“I like the experience of recreating life. Even though it's dead, it can still be alive in a way through art,'' said Allie, 15.

“I honestly think it's really cool because we can re-position the animal. We can do it in a fun, creative way that makes the animal look more lively than what it really is,'' Karra, 16, said. “I like the class because it gives us a chance to be creative in a different way and not many schools have that. It gives us a reason to be unique.''

Cros-Lex is the only district in the area offering a high school taxidermy course, one of a few statewide.

Unusual and interesting electives courses offered at other schools include an archaeology course at Marlette High School. Principal Kyle Wood described the course as a way to teach STEM concepts in a real world setting.

“The materials collected are stored here at the school and the final exam for the course is submitting their reports to the state. During the class students also visit U-of-M Ann Arbor and meet with their archaeological department. The larger finds include a blacksmith and original homestead settled on school grounds. Students are now starting to find remains from the original 1898 high school. It is a really unique class with real-world experiences,'' Wood said in an email.

Marlette, Marysville, Algonac and Marine City high schools each offer a forensics course in which students use deductive reasoning to complete crime scene investigations.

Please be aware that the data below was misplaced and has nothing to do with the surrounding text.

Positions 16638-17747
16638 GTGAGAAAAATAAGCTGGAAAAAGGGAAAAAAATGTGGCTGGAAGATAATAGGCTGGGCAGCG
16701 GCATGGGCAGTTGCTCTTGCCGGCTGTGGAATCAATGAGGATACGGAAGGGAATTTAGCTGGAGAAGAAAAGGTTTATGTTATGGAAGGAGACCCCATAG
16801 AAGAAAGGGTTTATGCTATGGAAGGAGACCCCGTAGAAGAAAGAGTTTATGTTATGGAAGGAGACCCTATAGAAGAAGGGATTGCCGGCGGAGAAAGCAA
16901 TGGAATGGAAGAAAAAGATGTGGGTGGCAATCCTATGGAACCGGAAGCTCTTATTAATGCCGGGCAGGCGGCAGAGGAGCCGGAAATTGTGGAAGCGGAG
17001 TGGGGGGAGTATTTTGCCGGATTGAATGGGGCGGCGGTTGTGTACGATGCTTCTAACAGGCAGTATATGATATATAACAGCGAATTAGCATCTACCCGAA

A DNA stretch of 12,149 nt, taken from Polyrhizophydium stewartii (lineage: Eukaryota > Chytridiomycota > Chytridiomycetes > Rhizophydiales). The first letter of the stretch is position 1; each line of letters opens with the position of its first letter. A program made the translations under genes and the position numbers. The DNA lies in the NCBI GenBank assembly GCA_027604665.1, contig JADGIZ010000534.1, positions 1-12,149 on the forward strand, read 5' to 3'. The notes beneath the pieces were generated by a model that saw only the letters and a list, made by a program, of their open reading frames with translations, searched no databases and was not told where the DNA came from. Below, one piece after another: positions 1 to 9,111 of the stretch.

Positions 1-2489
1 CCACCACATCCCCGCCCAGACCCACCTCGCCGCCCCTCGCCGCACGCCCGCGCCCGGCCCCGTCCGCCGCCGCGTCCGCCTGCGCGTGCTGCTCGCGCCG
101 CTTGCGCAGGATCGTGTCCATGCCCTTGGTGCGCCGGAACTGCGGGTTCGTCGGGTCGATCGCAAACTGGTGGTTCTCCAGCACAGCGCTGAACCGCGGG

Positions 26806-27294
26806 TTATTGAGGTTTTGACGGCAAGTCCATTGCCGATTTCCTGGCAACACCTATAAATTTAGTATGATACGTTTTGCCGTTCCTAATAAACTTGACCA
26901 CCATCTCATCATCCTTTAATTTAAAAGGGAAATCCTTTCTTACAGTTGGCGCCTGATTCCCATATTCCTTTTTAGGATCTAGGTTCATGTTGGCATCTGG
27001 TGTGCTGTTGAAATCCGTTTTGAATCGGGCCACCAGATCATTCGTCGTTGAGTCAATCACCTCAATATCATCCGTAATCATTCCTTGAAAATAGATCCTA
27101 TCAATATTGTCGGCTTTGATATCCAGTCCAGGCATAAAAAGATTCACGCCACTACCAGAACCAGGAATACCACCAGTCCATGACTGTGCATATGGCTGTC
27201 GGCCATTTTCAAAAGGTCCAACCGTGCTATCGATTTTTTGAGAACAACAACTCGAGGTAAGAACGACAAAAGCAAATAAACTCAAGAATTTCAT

Marysville also offers a communication arts class that covers reporting, multi-media, and live broadcasting. Superintendent Shawn Wightman said the class is popular with students there.

Marine City offers an engineering course designed for students interested in pursuing careers in engineering, and Algonac offers a sports science elective course.

Capac Community Schools offers an agricultural science program that is unique to St. Clair County, Superintendent Stephen Bigelow said. The district has added to its ongoing program this year. For the first time, eighth-graders can earn six general university credits at Michigan State University upon completion in 12th grade, Bigelow said.

Capac also is running a Microsoft Information Technology Academy at its middle and high schools, in which students become Microsoft-certified upon completion.

Neil Kohler, principal at Brown City Junior/Senior High School, said the district's long-standing NATEF certified auto mechanic and small engine classes continue to be a “show piece'' there.

“We are one of the few districts to offer this locally, as most have their students take it at the (Intermediate School Districts),'' Kohler said in an email. “Many of our past graduates will come back and their first request is to go see the auto shop.''


Information from: Times Herald,